PLIBERSEK:  Well, of course, we'll look at the details of it. It comes a little bit late for the Port of Darwin which of course, you know, the loss of the Port of Darwin took place under this government. The Australian Government is responsible for our relations as a nation with other nations. We will look at the content of this legislation. We have to be careful in the university sector to protect and make sure that we get the full value of research done in Australian universities. That we can commercialise that and create jobs for Australians. But we also need to, where it's beneficial, cooperate with other countries. Some of our greatest breakthroughs have been in cooperation with other nations. They've been beneficial for Australia, they've underpinned Australian jobs and they've been beneficial for humanity as a whole. So we can't throw the baby out with the bathwater.
MORRIS: Okay, but I mean if this goes through this is undoubtedly going to provoke, well most likely more pushback from China. I mean we've seen wine, we've seen barley, we've seen beef - students, as you've just said, are such a huge source of funding for universities. Would you be concerned about potential backlash and loss of Chinese students here?
PLIBERSEK: Well, I think international education has been great for Australia, it's our fourth largest export earner. It was earning 39 billion dollars for Australia before COVID-19 hit and it is important, when it's safe, that we look for ways of reopening that relationship. It’s good for our diplomatic relations as well, people who come and study here have good impressions of Australia, they establish business connections and friendships that last a lifetime.
MORRIS: So isn't this bill going to risk that?
PLIBERSEK: No, I think we need to look at the details of the bill carefully. We've only just had this announced by the Government. We will examine it closely, but at the end of the day the first and most important responsibility of any government is to protect the safety and the sovereignty of our nation. So we'll look at the details that's all I can say.
MORRIS: Sure, but just on that, dozens of leading scientists at major universities across the country have been recruited to a Chinese government backed Thousand Talents Plan, something that the FBI has called economic espionage. Do you share concerns about that plan?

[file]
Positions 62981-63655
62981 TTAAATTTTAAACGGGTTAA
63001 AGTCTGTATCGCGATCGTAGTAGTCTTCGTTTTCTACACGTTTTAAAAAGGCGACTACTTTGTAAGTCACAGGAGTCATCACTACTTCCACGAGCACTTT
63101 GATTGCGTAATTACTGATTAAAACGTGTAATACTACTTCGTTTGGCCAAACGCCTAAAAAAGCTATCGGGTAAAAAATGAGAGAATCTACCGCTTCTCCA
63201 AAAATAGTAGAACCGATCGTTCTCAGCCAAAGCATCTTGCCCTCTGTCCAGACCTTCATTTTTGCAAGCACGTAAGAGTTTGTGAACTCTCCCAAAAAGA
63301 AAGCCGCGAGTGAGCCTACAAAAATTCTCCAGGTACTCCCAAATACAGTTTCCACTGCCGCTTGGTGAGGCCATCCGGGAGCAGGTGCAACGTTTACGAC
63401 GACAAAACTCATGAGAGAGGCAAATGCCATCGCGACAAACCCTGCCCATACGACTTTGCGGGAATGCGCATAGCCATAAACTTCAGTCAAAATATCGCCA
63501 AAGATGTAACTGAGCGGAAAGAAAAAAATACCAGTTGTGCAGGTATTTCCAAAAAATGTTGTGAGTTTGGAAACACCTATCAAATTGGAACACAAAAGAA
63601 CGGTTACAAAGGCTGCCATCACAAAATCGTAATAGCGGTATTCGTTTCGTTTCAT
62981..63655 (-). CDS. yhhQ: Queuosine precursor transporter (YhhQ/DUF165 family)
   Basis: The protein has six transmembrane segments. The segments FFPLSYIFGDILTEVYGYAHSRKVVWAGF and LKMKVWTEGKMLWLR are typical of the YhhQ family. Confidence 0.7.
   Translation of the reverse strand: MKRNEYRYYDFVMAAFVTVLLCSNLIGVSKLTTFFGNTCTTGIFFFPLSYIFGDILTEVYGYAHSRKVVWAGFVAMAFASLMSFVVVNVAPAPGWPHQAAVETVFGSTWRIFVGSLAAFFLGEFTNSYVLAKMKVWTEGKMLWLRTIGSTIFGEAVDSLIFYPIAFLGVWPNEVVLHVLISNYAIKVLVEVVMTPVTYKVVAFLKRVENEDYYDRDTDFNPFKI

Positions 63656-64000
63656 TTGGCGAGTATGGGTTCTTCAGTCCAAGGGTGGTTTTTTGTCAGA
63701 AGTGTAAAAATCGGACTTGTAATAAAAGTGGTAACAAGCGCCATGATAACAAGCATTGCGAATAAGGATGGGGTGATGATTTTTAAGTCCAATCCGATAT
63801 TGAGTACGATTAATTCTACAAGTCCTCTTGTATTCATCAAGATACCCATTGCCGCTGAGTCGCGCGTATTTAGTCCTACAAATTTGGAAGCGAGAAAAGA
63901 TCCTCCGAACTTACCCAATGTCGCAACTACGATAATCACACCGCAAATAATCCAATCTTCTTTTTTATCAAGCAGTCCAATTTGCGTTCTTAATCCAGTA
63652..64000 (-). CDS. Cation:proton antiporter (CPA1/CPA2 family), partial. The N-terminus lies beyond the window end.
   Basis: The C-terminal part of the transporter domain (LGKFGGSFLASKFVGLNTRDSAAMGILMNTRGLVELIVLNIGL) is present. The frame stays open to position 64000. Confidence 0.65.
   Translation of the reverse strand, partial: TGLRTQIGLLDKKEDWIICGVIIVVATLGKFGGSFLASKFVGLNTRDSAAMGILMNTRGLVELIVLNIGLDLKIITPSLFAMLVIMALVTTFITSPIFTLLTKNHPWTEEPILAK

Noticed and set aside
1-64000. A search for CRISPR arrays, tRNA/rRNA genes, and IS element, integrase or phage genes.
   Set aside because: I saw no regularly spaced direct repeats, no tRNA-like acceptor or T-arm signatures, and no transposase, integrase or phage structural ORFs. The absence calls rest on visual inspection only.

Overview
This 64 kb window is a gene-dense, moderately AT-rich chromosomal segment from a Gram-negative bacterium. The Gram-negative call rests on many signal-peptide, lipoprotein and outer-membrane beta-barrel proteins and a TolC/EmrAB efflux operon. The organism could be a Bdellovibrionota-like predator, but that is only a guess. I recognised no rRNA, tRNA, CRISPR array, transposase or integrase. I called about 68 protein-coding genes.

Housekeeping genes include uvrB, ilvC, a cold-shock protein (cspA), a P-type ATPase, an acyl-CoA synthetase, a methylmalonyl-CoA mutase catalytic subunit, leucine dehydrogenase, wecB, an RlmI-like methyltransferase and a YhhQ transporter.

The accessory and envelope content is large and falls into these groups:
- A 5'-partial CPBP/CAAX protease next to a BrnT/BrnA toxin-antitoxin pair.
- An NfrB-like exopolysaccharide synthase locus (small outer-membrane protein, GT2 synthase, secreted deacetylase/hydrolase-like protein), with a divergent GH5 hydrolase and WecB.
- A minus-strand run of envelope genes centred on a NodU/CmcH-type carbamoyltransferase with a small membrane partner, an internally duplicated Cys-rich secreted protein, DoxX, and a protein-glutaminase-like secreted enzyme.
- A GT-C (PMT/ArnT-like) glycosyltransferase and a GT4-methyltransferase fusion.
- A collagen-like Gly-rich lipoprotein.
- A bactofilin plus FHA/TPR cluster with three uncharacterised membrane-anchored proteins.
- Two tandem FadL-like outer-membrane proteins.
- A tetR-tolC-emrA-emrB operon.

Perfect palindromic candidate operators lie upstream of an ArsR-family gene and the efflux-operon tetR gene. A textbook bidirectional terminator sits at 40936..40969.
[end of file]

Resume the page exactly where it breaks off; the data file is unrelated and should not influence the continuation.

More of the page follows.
PLIBERSEK: Well, as I said, I think it is important that where it's beneficial for Australia we cooperate with other nations. We have some great discoveries that way, we get some really super smart people to come and work in Australia and pass on their knowledge to Australians that work with them. That sort of academic cooperation is something that we should value. We need to be careful that when it's happening, if there are things that are discovered or invented that for example have military application that that transfer of knowledge is handled very carefully or protected here within Australia. We need to be careful about intellectual property to make sure that patents lodged benefit Australia, that we capture the value of that discovery and of that inventiveness here in Australia. I don't think it's beyond us to manage this.
MORRIS: Can I just ask you briefly, Minister, some of your Federal Labor colleagues had expressed a little bit of concern, a little bit of a 'please explain' to Daniel Andrews about the plan to extend the emergency powers for 12 months. It looks now as though a compromise has been reached on that. Is that good in your view? Perhaps not a 12 month extension to those emergency powers?
PLIBERSEK: Look, I think Dan Andrews himself said it would it would be terrible if he was still relying on these powers in 12 months time. We all hope that life in Victoria is back to normal much much faster than that, and I certainly hope that we can come to a sensible position based on the best medical advice. It's such a difficult time for everyone. We don't know what the future holds. I think all State governments are relying on the best medical advice - yes to minimise the impact on their citizens, but to keep those citizens safe from the spread of COVID-19.
MORRIS: Alright, Tanya Pllibersek, thank you for speaking to us this morning.
PLIBERSEK: It's a pleasure.